Massey researchers receive grant to help VCU adopt tobacco-free campus policy
Two VCU Massey Cancer Center researchers have been awarded a $20,000 grant from the American Cancer Society (ACS) and CVS Health Foundation to help Virginia Commonwealth University develop and implement a policy that would make the university smoke and tobacco-free in an effort to reduce tobacco use, as well as tobacco-related fire hazards and litter, and promote a safe and healthy campus environment for VCU and its surrounding community.
The grant was awarded to Bernard Fuemmeler, Ph.D., M.P.H., associate director for cancer prevention and Gordon D. Ginder, M.D., Chair in Cancer Research at VCU Massey Cancer Center and professor in the Department of Health Behavior and Policy at VCU School of Medicine, and his colleague Elizabeth Do, Ph.D., M.P.H., member of the Cancer Prevention and Control research program at Massey and assistant professor in the VCU Department of Health Behavior and Policy. The grant supports research that is assessing the receptivity of students, faculty and staff on both the MCV and Monroe Park Campuses to a smoke and tobacco-free campus policy in order to help inform its development and implementation. It is part of a national effort by ACS and CVS that has awarded more than $1.4 million to 82 schools across the country.
“By providing smoking cessation resources and eliminating second-hand smoke, we create an environment that makes it easier for smokers to quit,” said Fuemmeler. “Tobacco use and second-hand smoke cause cancer and heart disease and contribute to the highest rate of disease-related death. As providers and promoters of health, it is important that we align our policies with our values that focus on improving community health and wellbeing.”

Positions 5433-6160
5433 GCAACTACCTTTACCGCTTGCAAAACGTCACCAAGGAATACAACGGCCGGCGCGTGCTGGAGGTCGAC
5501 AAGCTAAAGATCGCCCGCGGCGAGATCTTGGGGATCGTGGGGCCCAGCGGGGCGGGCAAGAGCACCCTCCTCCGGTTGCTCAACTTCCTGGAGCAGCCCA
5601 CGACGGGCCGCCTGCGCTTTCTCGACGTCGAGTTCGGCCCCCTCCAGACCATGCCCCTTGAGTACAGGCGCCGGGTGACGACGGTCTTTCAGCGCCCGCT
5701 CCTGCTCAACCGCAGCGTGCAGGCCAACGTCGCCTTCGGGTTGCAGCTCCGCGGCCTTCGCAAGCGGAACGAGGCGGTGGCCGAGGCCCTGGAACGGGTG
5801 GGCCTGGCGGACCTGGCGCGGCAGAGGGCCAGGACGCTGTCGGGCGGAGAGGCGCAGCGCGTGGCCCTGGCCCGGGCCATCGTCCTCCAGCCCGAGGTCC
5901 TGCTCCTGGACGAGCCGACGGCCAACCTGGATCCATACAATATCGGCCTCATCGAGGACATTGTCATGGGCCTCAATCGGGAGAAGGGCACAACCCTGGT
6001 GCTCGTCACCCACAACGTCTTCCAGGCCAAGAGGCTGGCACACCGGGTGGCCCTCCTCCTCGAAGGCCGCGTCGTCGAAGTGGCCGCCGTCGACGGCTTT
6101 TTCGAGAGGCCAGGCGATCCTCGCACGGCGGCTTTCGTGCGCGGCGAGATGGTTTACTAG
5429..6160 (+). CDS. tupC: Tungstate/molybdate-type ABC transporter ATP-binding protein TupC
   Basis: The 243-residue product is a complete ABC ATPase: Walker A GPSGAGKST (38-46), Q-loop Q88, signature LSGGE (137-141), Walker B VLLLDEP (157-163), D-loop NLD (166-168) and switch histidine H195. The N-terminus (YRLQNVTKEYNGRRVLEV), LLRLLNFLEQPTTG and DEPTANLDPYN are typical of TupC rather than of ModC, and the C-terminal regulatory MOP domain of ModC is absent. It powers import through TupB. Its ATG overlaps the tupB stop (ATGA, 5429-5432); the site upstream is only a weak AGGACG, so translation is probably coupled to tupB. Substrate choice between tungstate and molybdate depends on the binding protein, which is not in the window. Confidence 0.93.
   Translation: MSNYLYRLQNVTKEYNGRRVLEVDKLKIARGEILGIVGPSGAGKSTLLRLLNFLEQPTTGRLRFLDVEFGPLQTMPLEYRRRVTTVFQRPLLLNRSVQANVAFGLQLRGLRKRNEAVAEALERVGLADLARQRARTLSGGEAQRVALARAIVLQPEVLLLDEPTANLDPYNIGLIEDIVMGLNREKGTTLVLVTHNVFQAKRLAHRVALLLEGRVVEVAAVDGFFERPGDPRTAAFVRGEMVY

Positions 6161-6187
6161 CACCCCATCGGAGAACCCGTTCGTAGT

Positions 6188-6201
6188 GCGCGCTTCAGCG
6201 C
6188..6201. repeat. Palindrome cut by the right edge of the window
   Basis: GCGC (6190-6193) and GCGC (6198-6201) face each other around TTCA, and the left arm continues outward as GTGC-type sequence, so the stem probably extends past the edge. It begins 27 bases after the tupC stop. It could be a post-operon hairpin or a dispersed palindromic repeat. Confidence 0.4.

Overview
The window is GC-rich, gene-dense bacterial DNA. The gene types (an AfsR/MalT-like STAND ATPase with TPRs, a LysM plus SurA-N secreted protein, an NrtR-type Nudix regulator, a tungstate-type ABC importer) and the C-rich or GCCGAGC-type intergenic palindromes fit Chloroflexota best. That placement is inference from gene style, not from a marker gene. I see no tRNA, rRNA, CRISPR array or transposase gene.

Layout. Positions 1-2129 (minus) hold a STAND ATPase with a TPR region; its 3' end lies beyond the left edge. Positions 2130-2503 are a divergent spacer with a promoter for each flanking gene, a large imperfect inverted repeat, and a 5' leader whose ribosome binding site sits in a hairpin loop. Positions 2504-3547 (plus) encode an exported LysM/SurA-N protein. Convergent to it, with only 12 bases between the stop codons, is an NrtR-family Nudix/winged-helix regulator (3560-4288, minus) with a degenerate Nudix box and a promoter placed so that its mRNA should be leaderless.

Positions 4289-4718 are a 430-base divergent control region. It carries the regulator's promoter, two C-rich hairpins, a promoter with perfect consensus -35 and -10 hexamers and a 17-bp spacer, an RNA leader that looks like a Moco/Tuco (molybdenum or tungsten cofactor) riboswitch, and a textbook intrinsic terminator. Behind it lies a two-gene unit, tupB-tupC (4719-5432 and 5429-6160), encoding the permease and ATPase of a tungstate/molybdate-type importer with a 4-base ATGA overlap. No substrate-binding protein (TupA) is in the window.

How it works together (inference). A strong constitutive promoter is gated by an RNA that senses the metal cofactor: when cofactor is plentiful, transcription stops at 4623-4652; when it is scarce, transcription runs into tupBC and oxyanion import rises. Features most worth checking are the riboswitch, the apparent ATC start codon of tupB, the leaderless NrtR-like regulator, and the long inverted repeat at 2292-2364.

Fuemmeler’s and Do’s research will consist of environmental scans, surveys and key informant interviews. They hope it will help inform the implementation of the proposed policies and also develop a coalition to plan events and other activities that promote a tobacco-free culture.
“VCU is committed to eliminating known health hazards and promoting healthy habits among students, patients, faculty and staff,” Assistant Vice President for Safety and Risk Management Thomas Briggs said. “A smoke and tobacco-free campus policy is a start. Ongoing education and smoking cessation resources will also help our community members make good choices about their health and environment.”
VCU’s proposed policy is currently open for comment and consideration among students, faculty and staff. If approved, all tobacco products, including e-cigarettes, will be prohibited in university facilities and vehicles, and only allowed in designated outdoor smoking areas. The proposed policy applies to all students, faculty, staff, contractors and campus visitors. Details about the proposed policy are available at tobaccofree.vcu.edu.
The proposed policy does not apply to smoking cessation products designed to treat tobacco or nicotine dependence. In addition to the policy draft and implementation, VCU’s Office of Safety and Risk Management is working with Massey Cancer Center, VCU Human Resources and The Well, VCU’s student wellness center, to offer smoking cessation programs, educational materials and other resources to help tobacco users quit. More information about these programs and resources will be available in the coming months.
VCU will also host a Virginia Tobacco-free Higher Education Summit in April with partners from University of Virginia.
Feedback received during the open comment period will be considered for inclusion in the final policy draft. Upon the close of the open comment period, a revised policy will be reviewed by University Council and then go before the VCU President’s Cabinet for review and approval. If approved, the policy will be implemented beginning July 1, 2019. More information can be found at tobaccofree.vcu.edu/.